The thing is, a rolling stone gathers no moss and all that.

Roberto Aguirre-Sacasa, the publisher’s Chief Creative Officer, has been making strides to ensure that the world doesn’t forget about Archie Andrews. Non-comics-obsessives may not be aware of Afterlife With Archie, a series that he is writing himself which features the dead rising and the gang doing what they have to not to get eaten. Art by the immensely talented Franco Francavilla [who also illustrated the cover on the right] aside it’s good, with conventional tropes being carried out by characters we know like the backs of our hands. Crossovers with other franchises include GleePredator, and, somehow, Sharknado. Anywhere teens could potentially be found has the potential to host Betty, Jughead, Dilton, and the rest of them- Continue reading

The 2014 Evan Yeong Literary Awards

My mom taught me how to read when I was 4-years-old, which WebMD, a reliable source if there ever was one, says is about two years younger than average. According to Iowa Tests [American standardized tests that I ended up taking at an American school] I was reading at a 12th Grade reading level when I was only ten. When I inevitably ended up majoring in both English and Writing at a Christian liberal arts college I was, to put it directly, horrifyingly average.

evanyeongliteraryawards2014I write all of that not to share that I was some sort of prodigy [I wasn’t], but that I was good at reading because I loved it. The written word continues to be my favourite artistic medium, and my appreciation for the literary has not faded. Today I start what I hope to be an annual tradition, a review of what was read in the past year to acknowledge the standouts [for better and for worse]. These are the 2014 Evan Yeong Literary Awards.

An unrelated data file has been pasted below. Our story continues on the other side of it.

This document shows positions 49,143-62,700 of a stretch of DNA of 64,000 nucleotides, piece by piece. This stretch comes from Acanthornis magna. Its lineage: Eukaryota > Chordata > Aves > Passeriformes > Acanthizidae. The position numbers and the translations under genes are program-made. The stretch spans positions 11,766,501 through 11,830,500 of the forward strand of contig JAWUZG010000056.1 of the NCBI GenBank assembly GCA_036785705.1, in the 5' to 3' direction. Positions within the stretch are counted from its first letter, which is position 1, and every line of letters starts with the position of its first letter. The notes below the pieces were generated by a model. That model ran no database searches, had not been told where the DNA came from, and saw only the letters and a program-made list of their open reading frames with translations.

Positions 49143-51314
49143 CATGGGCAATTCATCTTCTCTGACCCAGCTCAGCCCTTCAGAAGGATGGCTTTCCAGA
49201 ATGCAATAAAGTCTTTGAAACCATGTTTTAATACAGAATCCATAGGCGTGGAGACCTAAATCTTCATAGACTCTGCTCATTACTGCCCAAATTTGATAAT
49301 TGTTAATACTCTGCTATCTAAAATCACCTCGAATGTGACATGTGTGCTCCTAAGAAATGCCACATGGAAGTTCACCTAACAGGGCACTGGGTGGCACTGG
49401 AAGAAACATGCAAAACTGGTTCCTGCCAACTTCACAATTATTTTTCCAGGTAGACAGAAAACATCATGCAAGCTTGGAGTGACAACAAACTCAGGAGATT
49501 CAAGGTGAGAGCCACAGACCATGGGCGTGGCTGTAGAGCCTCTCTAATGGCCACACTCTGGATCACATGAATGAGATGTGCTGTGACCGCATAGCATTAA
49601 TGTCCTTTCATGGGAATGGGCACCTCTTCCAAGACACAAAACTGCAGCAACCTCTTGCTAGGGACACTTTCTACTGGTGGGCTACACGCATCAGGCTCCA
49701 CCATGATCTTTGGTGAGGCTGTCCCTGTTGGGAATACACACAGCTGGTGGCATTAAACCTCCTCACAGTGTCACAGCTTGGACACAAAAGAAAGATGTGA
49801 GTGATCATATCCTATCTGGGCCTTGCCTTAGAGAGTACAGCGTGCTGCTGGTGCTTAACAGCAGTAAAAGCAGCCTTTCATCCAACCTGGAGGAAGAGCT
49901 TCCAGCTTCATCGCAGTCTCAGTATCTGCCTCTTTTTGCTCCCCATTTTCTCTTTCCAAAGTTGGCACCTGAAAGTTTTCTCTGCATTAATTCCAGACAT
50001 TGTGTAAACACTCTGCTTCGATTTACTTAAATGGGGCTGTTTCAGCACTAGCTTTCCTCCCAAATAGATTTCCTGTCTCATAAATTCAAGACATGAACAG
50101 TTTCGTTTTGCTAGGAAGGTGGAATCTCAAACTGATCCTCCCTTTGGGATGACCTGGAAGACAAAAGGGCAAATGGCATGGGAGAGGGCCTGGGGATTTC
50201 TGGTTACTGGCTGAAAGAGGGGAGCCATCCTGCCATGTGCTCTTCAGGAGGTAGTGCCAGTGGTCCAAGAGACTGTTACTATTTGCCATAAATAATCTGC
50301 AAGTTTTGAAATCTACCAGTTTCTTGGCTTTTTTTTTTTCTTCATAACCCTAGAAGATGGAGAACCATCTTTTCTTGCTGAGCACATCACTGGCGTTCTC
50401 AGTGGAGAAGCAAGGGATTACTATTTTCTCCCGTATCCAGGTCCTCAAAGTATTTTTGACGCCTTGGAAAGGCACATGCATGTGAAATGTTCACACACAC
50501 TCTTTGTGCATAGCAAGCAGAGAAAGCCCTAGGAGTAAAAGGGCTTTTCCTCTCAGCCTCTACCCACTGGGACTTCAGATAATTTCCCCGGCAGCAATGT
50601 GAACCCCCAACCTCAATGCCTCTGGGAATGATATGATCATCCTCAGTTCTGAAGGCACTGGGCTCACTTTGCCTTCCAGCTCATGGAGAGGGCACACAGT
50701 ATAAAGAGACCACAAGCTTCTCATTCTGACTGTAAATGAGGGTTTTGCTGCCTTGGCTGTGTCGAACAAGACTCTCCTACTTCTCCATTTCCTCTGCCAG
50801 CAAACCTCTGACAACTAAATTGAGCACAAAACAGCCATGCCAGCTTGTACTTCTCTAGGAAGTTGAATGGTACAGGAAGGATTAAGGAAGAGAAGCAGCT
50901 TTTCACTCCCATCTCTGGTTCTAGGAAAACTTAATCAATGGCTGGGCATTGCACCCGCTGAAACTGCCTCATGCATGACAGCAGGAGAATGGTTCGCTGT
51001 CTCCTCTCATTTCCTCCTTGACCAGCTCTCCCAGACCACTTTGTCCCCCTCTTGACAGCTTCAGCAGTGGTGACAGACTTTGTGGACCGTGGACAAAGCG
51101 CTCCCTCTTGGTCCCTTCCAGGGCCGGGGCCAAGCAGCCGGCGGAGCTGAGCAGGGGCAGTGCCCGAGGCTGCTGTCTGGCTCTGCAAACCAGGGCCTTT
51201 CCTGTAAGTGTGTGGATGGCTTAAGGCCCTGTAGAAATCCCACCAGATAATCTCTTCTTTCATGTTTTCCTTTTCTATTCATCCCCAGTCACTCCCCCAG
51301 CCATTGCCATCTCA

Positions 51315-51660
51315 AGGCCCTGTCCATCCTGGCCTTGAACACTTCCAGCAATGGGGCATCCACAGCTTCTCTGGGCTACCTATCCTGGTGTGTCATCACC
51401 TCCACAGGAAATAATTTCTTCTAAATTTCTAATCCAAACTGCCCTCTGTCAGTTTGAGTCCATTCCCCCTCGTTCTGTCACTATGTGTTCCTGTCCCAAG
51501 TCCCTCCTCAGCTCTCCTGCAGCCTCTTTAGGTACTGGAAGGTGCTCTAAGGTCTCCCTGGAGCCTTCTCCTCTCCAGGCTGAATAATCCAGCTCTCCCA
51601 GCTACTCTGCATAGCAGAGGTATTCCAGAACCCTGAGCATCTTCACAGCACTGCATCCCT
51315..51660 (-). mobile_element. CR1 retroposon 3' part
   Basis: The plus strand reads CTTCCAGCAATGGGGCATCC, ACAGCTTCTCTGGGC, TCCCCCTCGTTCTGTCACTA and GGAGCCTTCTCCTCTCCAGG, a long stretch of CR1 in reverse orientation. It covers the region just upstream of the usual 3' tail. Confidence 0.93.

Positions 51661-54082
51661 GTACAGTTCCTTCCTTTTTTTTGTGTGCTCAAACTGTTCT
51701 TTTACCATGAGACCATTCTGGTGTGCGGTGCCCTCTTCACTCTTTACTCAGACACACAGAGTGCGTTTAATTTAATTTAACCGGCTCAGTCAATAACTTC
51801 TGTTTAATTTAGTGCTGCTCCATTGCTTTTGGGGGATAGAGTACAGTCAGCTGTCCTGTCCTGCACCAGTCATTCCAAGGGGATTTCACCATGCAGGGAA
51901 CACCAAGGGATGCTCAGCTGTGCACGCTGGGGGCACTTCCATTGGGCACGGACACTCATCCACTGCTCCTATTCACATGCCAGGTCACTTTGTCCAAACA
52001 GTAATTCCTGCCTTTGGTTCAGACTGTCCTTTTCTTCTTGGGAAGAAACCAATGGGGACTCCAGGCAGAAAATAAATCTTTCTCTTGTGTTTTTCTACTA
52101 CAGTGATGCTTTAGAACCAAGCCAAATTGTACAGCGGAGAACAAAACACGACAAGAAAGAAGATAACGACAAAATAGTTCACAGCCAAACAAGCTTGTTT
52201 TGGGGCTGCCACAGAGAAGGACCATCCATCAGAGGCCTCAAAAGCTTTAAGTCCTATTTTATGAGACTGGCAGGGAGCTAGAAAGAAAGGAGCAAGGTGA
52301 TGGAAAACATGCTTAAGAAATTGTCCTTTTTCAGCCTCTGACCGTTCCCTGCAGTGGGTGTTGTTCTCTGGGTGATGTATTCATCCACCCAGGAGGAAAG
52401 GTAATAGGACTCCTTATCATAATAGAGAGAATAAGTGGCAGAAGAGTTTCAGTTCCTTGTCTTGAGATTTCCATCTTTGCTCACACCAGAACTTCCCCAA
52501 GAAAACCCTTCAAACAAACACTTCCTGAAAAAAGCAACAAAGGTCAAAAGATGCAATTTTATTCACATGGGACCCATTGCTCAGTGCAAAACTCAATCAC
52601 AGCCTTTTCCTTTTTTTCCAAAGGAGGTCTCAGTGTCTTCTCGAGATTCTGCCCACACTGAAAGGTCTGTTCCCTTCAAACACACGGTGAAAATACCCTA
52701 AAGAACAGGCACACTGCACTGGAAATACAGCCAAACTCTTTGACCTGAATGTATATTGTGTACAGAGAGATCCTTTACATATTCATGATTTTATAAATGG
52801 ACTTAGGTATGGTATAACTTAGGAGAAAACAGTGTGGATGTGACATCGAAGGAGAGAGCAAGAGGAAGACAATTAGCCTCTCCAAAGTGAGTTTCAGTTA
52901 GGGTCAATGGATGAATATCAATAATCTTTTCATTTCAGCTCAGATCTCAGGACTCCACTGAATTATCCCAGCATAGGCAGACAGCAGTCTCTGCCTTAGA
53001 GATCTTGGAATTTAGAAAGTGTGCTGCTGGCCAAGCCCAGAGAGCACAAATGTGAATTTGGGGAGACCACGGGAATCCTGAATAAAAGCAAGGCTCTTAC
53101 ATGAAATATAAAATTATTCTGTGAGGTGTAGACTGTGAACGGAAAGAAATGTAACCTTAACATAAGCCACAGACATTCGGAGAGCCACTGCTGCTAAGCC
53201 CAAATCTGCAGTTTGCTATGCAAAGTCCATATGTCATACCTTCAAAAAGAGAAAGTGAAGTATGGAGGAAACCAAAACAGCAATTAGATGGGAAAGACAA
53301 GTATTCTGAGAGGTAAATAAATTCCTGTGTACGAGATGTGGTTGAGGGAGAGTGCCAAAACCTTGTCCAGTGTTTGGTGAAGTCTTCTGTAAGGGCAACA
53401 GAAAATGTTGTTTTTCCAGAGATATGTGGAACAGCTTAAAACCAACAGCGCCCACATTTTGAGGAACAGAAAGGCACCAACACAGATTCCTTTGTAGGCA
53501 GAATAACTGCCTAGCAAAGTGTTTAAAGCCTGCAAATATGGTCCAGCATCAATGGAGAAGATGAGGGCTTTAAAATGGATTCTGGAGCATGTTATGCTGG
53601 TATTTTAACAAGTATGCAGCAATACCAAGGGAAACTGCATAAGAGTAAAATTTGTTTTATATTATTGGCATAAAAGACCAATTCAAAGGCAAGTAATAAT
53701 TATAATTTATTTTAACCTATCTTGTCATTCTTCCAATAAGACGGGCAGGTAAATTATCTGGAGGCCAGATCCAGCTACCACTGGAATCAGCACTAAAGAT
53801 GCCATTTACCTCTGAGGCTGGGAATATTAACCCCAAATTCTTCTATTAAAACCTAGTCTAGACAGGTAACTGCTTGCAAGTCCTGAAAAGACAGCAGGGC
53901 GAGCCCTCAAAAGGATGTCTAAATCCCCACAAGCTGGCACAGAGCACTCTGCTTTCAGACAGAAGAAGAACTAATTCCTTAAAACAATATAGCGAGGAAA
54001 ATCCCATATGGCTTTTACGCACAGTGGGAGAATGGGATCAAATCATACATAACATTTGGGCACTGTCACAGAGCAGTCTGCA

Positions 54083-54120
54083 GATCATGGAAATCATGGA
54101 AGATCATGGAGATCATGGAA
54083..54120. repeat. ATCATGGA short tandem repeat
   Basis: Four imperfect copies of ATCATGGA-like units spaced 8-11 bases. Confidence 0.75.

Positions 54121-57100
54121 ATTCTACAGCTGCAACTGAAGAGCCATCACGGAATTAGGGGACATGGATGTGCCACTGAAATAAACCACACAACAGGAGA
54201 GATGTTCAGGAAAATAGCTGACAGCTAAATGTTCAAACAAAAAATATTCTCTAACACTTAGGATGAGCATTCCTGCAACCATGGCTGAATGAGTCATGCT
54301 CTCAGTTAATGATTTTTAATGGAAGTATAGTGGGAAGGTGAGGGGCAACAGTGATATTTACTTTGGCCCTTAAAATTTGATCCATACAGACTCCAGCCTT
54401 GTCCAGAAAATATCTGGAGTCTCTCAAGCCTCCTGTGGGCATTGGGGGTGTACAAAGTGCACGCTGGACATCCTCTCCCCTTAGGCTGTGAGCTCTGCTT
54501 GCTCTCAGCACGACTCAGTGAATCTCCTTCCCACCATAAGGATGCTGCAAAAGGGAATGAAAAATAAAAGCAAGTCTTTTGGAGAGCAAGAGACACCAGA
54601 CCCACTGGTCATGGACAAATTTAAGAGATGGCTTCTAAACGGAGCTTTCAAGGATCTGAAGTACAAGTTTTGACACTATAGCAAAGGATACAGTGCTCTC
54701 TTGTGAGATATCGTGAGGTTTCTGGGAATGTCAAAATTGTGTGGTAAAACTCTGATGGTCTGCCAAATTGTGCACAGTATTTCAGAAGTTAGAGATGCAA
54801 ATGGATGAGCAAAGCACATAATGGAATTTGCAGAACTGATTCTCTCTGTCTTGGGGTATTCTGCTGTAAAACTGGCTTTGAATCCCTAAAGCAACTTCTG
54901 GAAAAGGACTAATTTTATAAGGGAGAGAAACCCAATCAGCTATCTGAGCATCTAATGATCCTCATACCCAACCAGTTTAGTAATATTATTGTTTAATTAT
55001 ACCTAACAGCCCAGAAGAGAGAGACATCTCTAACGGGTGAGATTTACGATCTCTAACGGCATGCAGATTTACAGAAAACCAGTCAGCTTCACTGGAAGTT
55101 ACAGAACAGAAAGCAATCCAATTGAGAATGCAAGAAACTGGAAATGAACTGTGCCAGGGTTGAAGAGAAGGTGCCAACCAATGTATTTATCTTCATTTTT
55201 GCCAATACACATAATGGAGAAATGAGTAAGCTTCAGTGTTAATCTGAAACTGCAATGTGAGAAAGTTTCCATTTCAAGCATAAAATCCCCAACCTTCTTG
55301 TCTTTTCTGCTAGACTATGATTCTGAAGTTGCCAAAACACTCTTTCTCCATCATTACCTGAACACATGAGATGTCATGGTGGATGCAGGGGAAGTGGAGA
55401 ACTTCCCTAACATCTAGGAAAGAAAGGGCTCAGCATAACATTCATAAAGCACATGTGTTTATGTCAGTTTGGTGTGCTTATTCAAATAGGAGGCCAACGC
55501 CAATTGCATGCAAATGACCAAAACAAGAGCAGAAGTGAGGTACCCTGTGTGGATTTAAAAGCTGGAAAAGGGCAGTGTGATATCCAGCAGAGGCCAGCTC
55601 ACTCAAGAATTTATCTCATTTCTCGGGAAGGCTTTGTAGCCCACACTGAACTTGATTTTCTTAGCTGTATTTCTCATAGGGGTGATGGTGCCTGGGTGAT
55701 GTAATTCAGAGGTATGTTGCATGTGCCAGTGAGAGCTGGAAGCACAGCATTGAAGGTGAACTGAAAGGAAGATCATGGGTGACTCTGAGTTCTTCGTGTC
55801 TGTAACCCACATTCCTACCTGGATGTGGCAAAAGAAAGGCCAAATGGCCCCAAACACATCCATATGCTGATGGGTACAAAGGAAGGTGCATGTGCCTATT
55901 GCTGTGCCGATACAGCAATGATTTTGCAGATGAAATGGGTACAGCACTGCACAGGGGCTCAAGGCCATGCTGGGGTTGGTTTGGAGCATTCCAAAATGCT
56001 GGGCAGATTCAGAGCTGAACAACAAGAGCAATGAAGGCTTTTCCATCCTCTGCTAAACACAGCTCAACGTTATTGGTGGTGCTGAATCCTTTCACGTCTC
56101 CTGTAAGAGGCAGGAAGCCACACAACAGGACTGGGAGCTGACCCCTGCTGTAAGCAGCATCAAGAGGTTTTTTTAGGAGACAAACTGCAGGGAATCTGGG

In 2014 I resolved to read 52 books, and while I only ended up stopping just four short of my goal, I do believe it was an overall success. You can check out a full list [with the exact dates of when I read each one] at this link. Continue reading

Fame Day: New Girl, Brooklyn Nine-Nine, and Diversity

I really like watching TV, you guys [and girls]. To be more specific, sitcoms in particular are my absolute jam. Their format is one that garners fanbases as rabid as Breaking Bad [okay, maybe not that intense], and just because a piece of art’s main purpose is to make us laugh doesn’t mean that it can’t have just as much of an impact as more humorless fare.

In all seriousness, though, I’m going to be writing about racial representation and how New Girl and Brooklyn Nine-Nine, two of my favourite sitcoms, are doing great things in that regard. Continue reading

Missing: Non-White Actors

This past weekend I asked my friends over lunch who the new generation of actors are. Who are this decade’s Julia Roberts and Tom Hanks? Who are the actors who will be representative of these years?

We came to a few conclusions. Nostalgia is a powerful force, and that’s why our Bruce Willis is still Bruce Willis. Leonardo DiCaprio has been acting since Romeo + Juliet in the mid-90s and has continued to go strong with 2010’s Shutter Island and Inception. Newer stars such as Michael Fassbender and Sam Worthington have only really begun gaining recognition in the past five or so years. Name recognition is what matters, and they’re still earning theirs.